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Blood Red Snow Covers Antarctic Outpost

The year 2020 has not started off well for the continent of Antarctica. In early February, the highest temperature in recorded history was reached 64.9 degrees Fahrenheit (18.3 degrees Celsius). A few days later, an iceberg the size of the U.S. city of Atlanta broke off of the Pine Island Glacier – one of the most watched chunks of ice on the planet because it has been calving frequently and these plus future icebergs are raising the ocean level. If that weren’t enough, this week the Ukrainian Antarctic station “Academician Vernadsky” was hit by the classic Fortean phenomena of blood red snow. Are these signs? Should we be worried? Who do we believe?

“For a few weeks, the Ukrainian Antarctic station “Academician Vernadsky” has been otočena… raspberry snow!” (Google translation)

The Ministry of Education and Science of Ukraine posted pictures and information about the red snow on its Facebook page on February 24. (Other pictures here.) To prevent any panic or misinterpretation of the “raspberry” snow and ice, the Ministry gave the biological explanation for the phenomena.

“Our scientists have identified them under a microscope as Chlamydomonas nivalis chlamydomonas.”

 

“Because, besides green pigment – chlorophyll, their cells contain also a red carotene layer, red spots occur on snow as if from raspberry jam. By the way, this layer protects algae from ultraviolet radiation.”

Chlamydomonas nivalis chlamydomonas

Yes, red snow is a good thing … at least for the algae giving it that color. Summer is nearing an end in Antarctica, so the algae needs all the red color it can generate to protect itself. That’s especially true this summer with the record high temperatures. Climate change?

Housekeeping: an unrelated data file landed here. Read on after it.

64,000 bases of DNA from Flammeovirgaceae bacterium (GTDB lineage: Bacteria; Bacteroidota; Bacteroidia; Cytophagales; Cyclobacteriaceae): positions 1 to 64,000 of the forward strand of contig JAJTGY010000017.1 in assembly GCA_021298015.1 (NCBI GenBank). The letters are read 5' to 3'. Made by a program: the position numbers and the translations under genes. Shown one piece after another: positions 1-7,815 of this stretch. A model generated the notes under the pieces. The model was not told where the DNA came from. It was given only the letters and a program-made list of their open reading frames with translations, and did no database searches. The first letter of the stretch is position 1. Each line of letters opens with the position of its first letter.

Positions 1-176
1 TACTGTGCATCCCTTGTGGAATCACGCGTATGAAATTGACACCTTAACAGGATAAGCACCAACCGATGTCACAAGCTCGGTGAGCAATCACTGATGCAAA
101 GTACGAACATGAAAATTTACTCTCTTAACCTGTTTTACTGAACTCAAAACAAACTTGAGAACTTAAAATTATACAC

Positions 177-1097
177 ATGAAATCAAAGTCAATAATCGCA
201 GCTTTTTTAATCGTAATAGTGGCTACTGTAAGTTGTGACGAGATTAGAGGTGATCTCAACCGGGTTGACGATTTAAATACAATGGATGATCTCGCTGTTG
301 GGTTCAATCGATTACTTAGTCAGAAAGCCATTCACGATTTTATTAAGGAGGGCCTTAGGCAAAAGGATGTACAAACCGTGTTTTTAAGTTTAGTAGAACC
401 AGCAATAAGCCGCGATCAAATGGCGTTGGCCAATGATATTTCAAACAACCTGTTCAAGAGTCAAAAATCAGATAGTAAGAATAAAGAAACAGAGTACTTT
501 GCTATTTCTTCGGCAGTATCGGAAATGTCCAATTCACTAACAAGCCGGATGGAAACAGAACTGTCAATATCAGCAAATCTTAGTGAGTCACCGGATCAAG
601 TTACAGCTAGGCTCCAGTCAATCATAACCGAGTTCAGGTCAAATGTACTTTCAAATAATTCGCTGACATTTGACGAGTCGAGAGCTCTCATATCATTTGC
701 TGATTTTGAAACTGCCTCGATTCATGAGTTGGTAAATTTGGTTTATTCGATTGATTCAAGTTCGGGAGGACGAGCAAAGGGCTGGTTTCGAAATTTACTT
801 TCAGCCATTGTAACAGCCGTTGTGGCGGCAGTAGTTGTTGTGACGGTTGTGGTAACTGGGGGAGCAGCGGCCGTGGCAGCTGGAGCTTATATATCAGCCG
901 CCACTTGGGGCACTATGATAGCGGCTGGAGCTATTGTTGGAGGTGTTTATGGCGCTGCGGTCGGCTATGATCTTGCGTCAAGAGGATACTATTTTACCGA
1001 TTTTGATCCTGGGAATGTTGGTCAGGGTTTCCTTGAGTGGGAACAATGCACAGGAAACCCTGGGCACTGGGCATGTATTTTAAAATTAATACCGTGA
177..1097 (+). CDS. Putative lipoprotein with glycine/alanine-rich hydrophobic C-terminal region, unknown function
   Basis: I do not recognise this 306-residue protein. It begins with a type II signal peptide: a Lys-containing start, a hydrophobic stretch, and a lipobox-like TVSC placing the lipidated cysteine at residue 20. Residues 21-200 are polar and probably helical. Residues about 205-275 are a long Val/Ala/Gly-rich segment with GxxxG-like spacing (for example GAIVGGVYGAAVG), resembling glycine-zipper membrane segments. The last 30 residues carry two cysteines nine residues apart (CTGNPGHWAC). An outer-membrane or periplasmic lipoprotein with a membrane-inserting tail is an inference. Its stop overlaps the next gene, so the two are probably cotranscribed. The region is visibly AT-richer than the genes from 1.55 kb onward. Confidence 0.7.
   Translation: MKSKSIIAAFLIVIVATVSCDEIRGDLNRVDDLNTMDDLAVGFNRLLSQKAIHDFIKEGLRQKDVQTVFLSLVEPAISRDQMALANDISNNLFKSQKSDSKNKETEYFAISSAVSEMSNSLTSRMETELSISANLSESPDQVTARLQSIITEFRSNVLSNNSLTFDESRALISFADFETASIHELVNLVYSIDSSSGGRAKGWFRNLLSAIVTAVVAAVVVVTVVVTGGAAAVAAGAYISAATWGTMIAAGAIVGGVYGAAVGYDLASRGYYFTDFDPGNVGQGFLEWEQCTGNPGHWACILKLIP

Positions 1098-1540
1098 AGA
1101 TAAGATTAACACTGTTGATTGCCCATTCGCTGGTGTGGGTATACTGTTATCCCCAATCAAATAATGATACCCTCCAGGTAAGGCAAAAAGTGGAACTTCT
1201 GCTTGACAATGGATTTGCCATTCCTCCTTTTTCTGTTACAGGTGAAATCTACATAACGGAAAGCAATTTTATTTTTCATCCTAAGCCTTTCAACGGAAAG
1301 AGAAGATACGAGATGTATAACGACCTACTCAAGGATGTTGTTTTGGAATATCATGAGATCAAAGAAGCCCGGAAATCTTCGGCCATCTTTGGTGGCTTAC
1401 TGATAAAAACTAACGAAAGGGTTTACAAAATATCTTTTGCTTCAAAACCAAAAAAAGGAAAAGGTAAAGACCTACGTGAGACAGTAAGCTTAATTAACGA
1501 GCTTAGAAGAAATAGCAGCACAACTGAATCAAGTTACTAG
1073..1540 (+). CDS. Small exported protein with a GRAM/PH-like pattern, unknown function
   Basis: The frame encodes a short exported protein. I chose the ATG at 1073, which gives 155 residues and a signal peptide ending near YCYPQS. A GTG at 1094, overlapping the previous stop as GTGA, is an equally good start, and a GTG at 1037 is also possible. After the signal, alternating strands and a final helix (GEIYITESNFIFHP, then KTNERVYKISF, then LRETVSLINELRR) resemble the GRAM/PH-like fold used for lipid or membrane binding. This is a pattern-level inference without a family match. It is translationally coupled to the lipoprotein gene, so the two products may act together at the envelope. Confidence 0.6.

“”Blossom” of snow contributes to climate change. Because of red-raspberry coloring, snow less hitting sunlight and melts faster. As a result, it forms more bright seaweed.”

It’s both a cause and effect of climate change. If anyone would know this, it’s the scientists at Vernadsky Research Base, the only Ukrainian Antarctic station, whose mission is research geophysics, meteorology, and ionospherics using meteorology, upper atmospheric physics and studies of geomagnetism, ozone, seismology, glaciology and more. The 12-person base was opened by the UK in 1947 as Faraday Station and is a center for long-term temperature studies. According to a 2013 report on daily observed temperatures from 1947 to 2011, we’ve got bigger problems than raspberry snow.

“Faraday/Vernadsky is experiencing a significant warming trend of about 0.6°C/decade (1.1°F) over the last few decades. Concurrently, the magnitude of extremely cold temperatures has reduced.”

So yes, the red snow is biological, not Fortean, and it’s a sign.

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Paul Seaburn is the editor at Mysterious Universe and its most prolific writer. He’s written for TV shows such as "The Tonight Show", "Politically Incorrect" and an award-winning children’s program. He's been published in “The New York Times" and "Huffington Post” and has co-authored numerous collections of trivia, puzzles and humor. His “What in the World!” podcast is a fun look at the latest weird and paranormal news, strange sports stories and odd trivia. Paul likes to add a bit of humor to each MU post he crafts. After all, the mysterious doesn't always have to be serious.
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